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How Unusual Was al-Qaida Infiltration Effort That Stopped Bomb Plot?

May 9, 2012 at 12:00 AM EDT
A would-be bomber who was supposed to blow up a U.S.-bound airliner turned out to be a Saudi who had infiltrated al-Qaida's Yemen-based branch. Jeffrey Brown, NPR's Dina Temple Raston and security consultant Philip Mudd discuss what details are known about the operation and how it compares with other counterterrorism efforts.

JEFFREY BROWN: Dina Temple Raston has been covering this story for NPR; also with us, Philip Mudd, who had an extensive career in the CIA, including as deputy director of the Counterterrorist Center, and, later, he was with the FBI. He’s now a private security consultant.

Dina, I will start with you.

Do we know at this point whether this double agent was somehow inserted into al-Qaida in Yemen, or was he already inside and somehow turned?

DINA TEMPLE-RASTON, NPR: Well, my understanding is what happened is, it’s very much like using what al-Qaida in the Arabian Peninsula’s strategy was against the United States with the Christmas Day bomber in 2009 against the U.S. — using it against al-Qaida in the Arabian Peninsula.

Specifically, what they did is, they found someone who went to the group and said, I want to be a suicide bomber, and I have got a visa to the United States. Will you help me martyr myself?

And, essentially, the group jumped at the chance. One of the few things that al-Qaida in the Arabian Peninsula can’t seem to overcome is that it just doesn’t have members who have the ability to travel very freely. And, clearly, even somebody who wasn’t properly vetted, it was so exciting to them that they might be able to get someone in the United States, that they ended up accepting an agent into their ranks.

JEFFREY BROWN: Philip Mudd, how does this look to you? How hard is it — how unusual is it, how hard is it to — to infiltrate and pull off this kind of a double agent effort?

PHILIP MUDD, former Central Intelligence Agency official: My experience is, this is very difficult.

If you go back 10 years ago, we were trying to infiltrate al-Qaida in Pakistan, and there are countermeasures against us with human sources were quite good. Their counterintelligence programs were excellent.

Here, you’re dealing, though, with an al-Qaida organization on the periphery. I suspect it might be a bit easier. But, remember, they have suffered over the past weeks and months by drone strikes, some of which I’m guessing have been caused by human sources who have penetrated the organization. So they’re looking around for people like this. It’s quite difficult to get people like this in.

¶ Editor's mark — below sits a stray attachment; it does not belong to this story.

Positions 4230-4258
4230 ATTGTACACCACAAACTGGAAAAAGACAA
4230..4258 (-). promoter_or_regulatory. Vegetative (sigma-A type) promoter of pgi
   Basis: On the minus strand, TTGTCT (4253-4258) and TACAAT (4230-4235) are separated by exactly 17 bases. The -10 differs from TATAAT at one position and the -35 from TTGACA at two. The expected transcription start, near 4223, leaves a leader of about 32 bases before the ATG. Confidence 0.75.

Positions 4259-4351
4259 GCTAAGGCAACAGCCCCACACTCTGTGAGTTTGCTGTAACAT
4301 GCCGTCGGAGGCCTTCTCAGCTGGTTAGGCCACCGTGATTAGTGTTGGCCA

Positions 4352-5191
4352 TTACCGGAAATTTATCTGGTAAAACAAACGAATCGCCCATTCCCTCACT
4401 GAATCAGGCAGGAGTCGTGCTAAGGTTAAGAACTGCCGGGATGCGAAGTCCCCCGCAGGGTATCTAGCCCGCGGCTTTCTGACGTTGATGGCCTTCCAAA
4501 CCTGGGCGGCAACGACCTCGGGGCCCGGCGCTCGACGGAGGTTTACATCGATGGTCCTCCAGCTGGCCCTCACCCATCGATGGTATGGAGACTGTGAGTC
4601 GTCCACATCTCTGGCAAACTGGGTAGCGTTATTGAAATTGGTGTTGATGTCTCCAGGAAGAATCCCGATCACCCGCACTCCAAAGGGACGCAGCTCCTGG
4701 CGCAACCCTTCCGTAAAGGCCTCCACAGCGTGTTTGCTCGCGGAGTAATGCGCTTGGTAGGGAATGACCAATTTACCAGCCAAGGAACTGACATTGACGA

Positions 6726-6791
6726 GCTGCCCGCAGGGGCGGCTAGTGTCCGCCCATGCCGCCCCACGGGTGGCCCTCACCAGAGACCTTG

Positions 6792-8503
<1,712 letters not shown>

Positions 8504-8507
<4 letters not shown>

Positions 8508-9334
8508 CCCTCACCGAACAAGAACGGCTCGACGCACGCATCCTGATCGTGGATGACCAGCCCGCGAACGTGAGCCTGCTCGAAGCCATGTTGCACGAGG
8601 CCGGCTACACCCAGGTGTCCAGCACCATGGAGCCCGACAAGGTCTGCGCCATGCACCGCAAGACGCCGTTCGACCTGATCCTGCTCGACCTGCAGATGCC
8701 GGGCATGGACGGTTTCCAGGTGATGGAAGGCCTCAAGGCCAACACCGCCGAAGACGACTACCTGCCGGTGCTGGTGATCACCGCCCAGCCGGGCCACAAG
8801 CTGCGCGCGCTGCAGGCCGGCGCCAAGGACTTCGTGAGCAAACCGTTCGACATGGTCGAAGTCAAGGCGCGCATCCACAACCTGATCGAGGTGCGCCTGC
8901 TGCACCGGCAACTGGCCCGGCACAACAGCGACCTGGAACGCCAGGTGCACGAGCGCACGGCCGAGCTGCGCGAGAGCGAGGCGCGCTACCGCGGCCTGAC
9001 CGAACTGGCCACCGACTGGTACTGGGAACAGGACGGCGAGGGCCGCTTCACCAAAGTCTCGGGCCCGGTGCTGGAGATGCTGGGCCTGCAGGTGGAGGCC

JEFFREY BROWN: When you say it might be easier in this case, because of the connection with Saudi Arabia? Why would it be easier in Yemen?

PHILIP MUDD: I think there are a couple reasons it might be.

The first is, you’re talking about an organization in Yemen that doesn’t have the operational experience of the al-Qaida core guys in a place like Pakistan or Afghanistan. The second is, we have two states here, Saudi Arabia and Yemen, but there are tribal connections across the border, very close family ties.

So that might offer an opportunity for someone to be coming from up north in Saudi Arabia and joining these groups in the amorphous tribal areas of Yemen.

JEFFREY BROWN: So, Dina, in this case, the — how much — it required close coordination between Saudi and American intelligence, I guess, right? Do we know what the two — the roles of the two countries were in this?

DINA TEMPLE-RASTON: Well, our understanding is that, in fact, that the CIA wasn’t in control of this plot, but another foreign intelligence agency was.

And they were the ones who relayed everything to the CIA. The CIA knew what was going on, apparently, but they weren’t sort of directing the plot itself. And I think that’s important to realize, that there was that — that once removed.

JEFFREY BROWN: And, Dina, just to stay with you on this question of the drone strike, I guess we also learned that — that this double agent, in fact, did help direct a drone strike.


I mean, what’s interesting is that the man who gave him his marching orders, the one who told him to go — who gave him the bomb, essentially, and told him to go on this mission was a man named Fahd al-Quso. Fahd al-Quso was the chief external operations guy for AQAP. He basically replaced radical imam Anwar al-Awlaki as the guy who was going to concentrate on the West.